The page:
Replacing state pension with 401(k) hailed as first step toward saving Illinois
Sen. Dale Righter (R-Mattoon) recently proposed a way to fix lllinois' ongoing and worsening pension woes: Eliminate the pension.
Following the lead of the Illinois Policy Institute, Righter is sponsoring an amendment to Senate Bill 1012 that would put all state workers hired after July 1, 2018, in a 401(k)-style retirement savings plan rather than the pension plan. Employees already in the pension plan would have the option of moving to the 401(k) plan.
According to the institute, Illinois’ pension debt spiked to $130 billion in 2016 from $111 billion in 2015 and $105 billion in 2014. Its pension debt has more than tripled since 2006, with costs eating up 25 percent of the general fund budget, leaving fewer tax dollars for other state services, like education.
“At a time when everything coming out of the Illinois Senate seems to involve multibillion-dollar tax hikes, one senator is finally offering real reform for the state’s biggest fiscal crisis: its pension system,” Ted Dabrowski, the vice president of policy for the institute, wrote on the group's website.
The proposal mirrors a policy the institute put forward in late March. Righter plans to expand a retirement plan already in place that allows the state’s university workers to opt into the 401(k).
“Righter’s plan is smart: He takes the one good retirement program already working in Illinois – an optional 401(k)-style plan for university workers – and he simply expands it for all state workers,” Dabrowski wrote. “All concerns about constitutionality, viability and fairness are addressed because the program Righter leverages has existed in Illinois for nearly 20 years.”
University workers who opt into the 401(k)-style plan contribute a mandatory and automatic 8 percent of their pay to their retirement plan each month, and the state contributes 7 percent. While the automatic option for new state university employees is still the pension plan, the 401(k)-style plan has attracted 20,000 workers so far, with a 19 percent opting in in 2014 and 17 percent joining in 2016.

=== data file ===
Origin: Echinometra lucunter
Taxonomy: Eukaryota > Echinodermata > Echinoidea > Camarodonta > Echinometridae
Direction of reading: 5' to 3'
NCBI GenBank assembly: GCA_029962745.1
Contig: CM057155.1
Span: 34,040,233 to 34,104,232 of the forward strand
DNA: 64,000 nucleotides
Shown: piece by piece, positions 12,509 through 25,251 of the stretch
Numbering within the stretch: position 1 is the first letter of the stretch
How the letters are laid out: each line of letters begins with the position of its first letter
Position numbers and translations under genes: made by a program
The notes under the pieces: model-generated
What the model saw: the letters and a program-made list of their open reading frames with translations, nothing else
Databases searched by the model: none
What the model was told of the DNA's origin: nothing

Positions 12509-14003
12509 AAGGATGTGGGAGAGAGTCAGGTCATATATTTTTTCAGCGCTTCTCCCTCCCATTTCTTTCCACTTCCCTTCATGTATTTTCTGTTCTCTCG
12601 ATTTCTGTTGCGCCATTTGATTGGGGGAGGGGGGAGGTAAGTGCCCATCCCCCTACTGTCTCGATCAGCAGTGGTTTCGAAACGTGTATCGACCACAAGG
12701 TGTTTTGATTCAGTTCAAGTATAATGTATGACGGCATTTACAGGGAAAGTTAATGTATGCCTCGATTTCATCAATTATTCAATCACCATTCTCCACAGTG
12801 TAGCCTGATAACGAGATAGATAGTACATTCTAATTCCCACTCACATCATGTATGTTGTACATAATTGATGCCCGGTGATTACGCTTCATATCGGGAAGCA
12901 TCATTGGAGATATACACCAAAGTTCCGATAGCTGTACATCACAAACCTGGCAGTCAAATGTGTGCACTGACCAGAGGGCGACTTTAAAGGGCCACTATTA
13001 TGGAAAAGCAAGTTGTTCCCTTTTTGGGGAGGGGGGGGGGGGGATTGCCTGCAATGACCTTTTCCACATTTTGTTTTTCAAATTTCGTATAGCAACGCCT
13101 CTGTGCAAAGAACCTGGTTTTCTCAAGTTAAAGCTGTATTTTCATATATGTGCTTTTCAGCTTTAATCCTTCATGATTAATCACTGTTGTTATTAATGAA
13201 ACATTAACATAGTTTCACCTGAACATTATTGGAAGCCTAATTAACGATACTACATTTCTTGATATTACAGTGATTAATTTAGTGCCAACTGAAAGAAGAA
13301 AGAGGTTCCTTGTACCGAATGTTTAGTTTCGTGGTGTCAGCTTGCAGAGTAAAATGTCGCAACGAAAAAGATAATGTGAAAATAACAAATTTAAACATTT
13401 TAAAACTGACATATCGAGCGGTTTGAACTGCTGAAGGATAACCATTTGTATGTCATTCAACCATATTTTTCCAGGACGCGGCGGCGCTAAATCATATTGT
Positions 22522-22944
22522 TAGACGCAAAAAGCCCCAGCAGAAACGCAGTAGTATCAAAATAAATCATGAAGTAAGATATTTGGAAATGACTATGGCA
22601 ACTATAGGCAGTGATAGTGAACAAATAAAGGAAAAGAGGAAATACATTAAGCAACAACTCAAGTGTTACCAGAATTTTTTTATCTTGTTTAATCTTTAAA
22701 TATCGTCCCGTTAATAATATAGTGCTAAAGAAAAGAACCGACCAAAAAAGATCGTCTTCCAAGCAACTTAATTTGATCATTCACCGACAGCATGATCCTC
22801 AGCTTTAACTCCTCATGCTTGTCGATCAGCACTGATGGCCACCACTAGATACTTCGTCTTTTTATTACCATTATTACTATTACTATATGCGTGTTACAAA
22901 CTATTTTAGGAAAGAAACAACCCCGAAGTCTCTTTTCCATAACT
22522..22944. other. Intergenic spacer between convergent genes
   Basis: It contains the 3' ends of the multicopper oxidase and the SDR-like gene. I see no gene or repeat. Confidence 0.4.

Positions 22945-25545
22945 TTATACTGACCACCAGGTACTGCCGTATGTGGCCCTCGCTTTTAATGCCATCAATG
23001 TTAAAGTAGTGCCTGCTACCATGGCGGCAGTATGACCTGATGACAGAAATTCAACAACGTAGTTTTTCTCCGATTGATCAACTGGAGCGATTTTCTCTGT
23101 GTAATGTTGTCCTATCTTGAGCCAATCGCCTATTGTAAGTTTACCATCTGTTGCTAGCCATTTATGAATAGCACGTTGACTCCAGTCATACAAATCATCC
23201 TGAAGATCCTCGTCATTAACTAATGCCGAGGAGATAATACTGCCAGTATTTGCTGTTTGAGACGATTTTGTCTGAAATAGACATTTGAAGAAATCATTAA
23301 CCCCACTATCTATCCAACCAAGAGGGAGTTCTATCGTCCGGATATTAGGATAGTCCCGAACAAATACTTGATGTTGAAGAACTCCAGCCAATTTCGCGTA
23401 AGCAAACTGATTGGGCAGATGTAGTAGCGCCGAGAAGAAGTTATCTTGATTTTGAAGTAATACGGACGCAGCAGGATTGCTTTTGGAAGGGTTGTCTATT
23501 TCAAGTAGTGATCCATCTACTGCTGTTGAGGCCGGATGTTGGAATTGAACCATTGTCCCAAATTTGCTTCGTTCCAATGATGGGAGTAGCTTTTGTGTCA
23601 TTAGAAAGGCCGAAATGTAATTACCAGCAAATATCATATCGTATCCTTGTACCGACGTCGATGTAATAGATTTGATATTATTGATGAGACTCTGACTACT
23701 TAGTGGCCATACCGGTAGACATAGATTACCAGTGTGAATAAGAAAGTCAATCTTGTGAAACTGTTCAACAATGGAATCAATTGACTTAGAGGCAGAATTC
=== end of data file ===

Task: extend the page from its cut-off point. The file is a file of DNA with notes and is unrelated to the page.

“Workers who participate in the university plan do not have to depend on IOUs from House Speaker Mike Madigan, Mayor Rahm Emanuel or Gov. Bruce Rauner,” Dabrowski wrote. “Workers control their accounts, and those accounts are portable. In a state where many pension plans are headed toward bankruptcy, it’s not fair that every state worker doesn’t have this option. Righter’s proposal fixes that.”
Under Righter's plan, the contributions would be the same for workers not covered by Social Security: 8 percent from the workers paychecks and 7 percent from the state for a total of 15 percent in each pay period. For workers covered by Social Security, the contributions would 3 percent from the employees’ checks and 3 percent from the state, totaling 6 percent each month.
“There’s much more to do to fix pensions – such as tackling the $130 billion debt that’s hanging over taxpayers," Dabrowski wrote. "But that will only happen with constitutional changes or if the plans become insolvent. Until then, this is the best plan that passes constitutional muster and that finally gives all workers retirement freedom, not just those in the current state universities 401(k)-style plan.”
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